Several memoirs referring to this period, and written during it, have been first published in our days; since the value of cotemporary historical documents has begun to be sufficiently appreciated. One of these publications (Wilna, 1844) is a chronicle referring to the first half of the sixteenth century; and was written by John Tarnowski, the general mentioned above. The manuscript had been long considered as lost.
It still remains to note the progress made in the philosophical sciences. We remarked above, that scientific works in Poland were mostly written in Latin; and since the case with them is different from that of historical works,—because, as the results of scientific examination and discovery, they are independent of the country where they are written, and belong to the world,—we therefore mention here only those works which were published in the Polish language. Falimierz, in Latin Phalimirus, first ventured to use the vernacular tongue of the country for a scientific book. He published as early as 1534 a work on natural history, and especially Materia medica. The first medical work in the Polish language was written in 1541 by Peter of Kobylin; the first mathematical work by Grzebski. Their example was followed by Latosz, Rosciszewski, Andrew of Kobylin, Umiastowski, Spiczynski, Siennik, Oczko, Grutinius, Syrenski, in Latin Sirenius, and others, all physicians, astronomers, botanists, etc.
From the erection of the Cracovian Jesuit Schools in A.D. 1622, to the revival of science in A.D. 1760.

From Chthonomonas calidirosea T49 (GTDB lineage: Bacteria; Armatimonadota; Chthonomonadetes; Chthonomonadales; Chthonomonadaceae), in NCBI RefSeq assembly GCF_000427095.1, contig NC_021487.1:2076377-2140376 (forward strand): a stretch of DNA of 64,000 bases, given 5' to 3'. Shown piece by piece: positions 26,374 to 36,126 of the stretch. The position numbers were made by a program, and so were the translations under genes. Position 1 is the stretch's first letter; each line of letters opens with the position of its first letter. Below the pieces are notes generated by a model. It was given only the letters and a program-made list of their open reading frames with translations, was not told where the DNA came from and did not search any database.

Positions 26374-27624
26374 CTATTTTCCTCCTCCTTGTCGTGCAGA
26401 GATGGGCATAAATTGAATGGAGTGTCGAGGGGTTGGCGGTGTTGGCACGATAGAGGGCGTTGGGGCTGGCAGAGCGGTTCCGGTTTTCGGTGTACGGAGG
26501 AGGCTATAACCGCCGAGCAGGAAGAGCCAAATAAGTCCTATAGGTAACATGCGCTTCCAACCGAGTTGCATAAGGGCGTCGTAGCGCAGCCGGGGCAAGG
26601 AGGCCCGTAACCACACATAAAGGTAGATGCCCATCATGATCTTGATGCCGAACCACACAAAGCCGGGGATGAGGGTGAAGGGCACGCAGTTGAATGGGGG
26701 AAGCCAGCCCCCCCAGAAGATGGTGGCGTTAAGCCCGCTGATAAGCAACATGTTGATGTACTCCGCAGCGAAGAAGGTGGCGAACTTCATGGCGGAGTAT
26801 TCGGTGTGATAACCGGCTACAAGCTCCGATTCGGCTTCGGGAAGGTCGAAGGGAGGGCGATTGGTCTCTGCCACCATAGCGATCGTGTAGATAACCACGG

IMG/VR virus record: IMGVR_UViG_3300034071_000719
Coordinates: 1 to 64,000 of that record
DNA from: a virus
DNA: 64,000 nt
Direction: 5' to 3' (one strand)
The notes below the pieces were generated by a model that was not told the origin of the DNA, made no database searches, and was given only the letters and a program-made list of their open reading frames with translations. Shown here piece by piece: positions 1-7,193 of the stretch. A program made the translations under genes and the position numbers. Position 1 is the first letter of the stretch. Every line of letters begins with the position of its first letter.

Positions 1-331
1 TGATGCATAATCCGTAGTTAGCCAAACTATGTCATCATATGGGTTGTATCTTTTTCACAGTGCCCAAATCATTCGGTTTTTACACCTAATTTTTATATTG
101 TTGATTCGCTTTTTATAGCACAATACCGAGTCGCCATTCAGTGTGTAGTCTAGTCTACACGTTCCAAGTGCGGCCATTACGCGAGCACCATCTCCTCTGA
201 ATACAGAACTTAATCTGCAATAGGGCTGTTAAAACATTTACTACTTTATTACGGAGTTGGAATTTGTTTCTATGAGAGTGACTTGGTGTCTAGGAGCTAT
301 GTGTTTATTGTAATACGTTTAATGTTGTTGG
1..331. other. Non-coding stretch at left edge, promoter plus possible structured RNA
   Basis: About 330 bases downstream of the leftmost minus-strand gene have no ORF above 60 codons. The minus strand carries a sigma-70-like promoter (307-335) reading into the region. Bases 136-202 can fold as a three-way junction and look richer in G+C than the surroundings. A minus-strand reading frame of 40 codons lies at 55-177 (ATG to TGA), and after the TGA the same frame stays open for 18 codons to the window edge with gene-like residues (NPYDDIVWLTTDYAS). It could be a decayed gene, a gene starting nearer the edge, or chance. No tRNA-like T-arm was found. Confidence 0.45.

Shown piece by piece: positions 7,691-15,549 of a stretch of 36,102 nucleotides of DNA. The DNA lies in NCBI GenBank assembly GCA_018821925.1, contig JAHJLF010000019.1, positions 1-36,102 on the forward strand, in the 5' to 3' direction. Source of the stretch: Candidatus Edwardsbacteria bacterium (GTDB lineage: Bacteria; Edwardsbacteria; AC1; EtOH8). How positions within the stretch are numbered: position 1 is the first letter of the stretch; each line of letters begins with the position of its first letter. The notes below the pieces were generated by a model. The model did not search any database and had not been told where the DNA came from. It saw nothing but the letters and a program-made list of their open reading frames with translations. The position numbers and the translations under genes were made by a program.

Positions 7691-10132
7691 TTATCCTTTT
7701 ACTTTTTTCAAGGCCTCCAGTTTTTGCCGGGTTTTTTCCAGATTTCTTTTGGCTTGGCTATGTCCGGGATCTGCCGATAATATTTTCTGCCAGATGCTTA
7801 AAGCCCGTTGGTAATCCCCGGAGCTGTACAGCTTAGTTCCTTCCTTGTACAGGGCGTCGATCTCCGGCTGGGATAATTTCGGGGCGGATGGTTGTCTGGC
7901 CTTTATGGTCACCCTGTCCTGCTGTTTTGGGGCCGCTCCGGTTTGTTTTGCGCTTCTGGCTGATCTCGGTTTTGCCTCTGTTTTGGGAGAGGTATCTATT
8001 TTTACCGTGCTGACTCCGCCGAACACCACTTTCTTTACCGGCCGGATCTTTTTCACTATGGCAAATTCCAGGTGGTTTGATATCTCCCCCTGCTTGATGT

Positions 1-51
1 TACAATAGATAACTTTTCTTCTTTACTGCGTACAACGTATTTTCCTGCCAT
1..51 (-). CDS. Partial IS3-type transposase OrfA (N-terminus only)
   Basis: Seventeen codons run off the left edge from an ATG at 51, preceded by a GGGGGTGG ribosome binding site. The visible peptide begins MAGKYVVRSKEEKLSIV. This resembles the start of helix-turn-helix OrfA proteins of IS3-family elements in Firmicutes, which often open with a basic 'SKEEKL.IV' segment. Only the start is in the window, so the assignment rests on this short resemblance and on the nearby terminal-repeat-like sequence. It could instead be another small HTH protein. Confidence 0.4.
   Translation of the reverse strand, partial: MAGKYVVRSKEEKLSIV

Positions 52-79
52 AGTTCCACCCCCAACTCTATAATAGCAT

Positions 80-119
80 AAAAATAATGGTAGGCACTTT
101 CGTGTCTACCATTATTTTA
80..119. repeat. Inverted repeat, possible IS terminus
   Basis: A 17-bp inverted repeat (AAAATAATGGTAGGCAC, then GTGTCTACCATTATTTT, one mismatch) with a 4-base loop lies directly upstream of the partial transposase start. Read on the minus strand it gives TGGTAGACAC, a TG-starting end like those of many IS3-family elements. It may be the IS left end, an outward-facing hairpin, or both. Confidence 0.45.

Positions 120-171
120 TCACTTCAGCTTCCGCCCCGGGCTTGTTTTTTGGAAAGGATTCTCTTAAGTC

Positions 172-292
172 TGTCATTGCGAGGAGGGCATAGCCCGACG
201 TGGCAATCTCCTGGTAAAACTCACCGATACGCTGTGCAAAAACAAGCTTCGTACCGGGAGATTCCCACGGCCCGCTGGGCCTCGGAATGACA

The noble race of the Jagellons had become extinct on the death of Sigismund Augustus, in 1572. Poland had become formally an elective monarchy. Henry of Valois was the first to subscribe the pacta conventa, the fundamental law of the national liberty; the nation being understood to consist legally only of the nobility. Stephen Bathory’s strength kept the discordant elements together; and while at home he took care to improve the administration of justice, and erected the high tribunals of Petricau, Lublin, and Wilna, his victorious arms in his contest with Russia raised Poland for a short time to the summit of its glory. But under his successor Sigismund III, a Swedish prince, and nephew of Sigismund Augustus and of Stephen, began that anarchy which is to be considered as the principal cause of Poland’s final calamitous fate. For about fifty years the Poles still maintained with equal valour, though with alternate good and ill success, their warlike character abroad; even while internal dissensions and bloody party strife raged in their own unhappy country. But to such fundamental evils, combined with the rising power of Russia, with the revolt of the Kozaks in 1654, occasioned principally by religious oppression, and with the gradual but sure advancement of a new rival in the elector of Brandenburg, hitherto considered as a weak neighbour—to all these influences, the building thus sapped in its foundation could make no resistance, and its walls could not but give way, when they were suddenly shaken by the hands of avaricious and powerful enemies from without.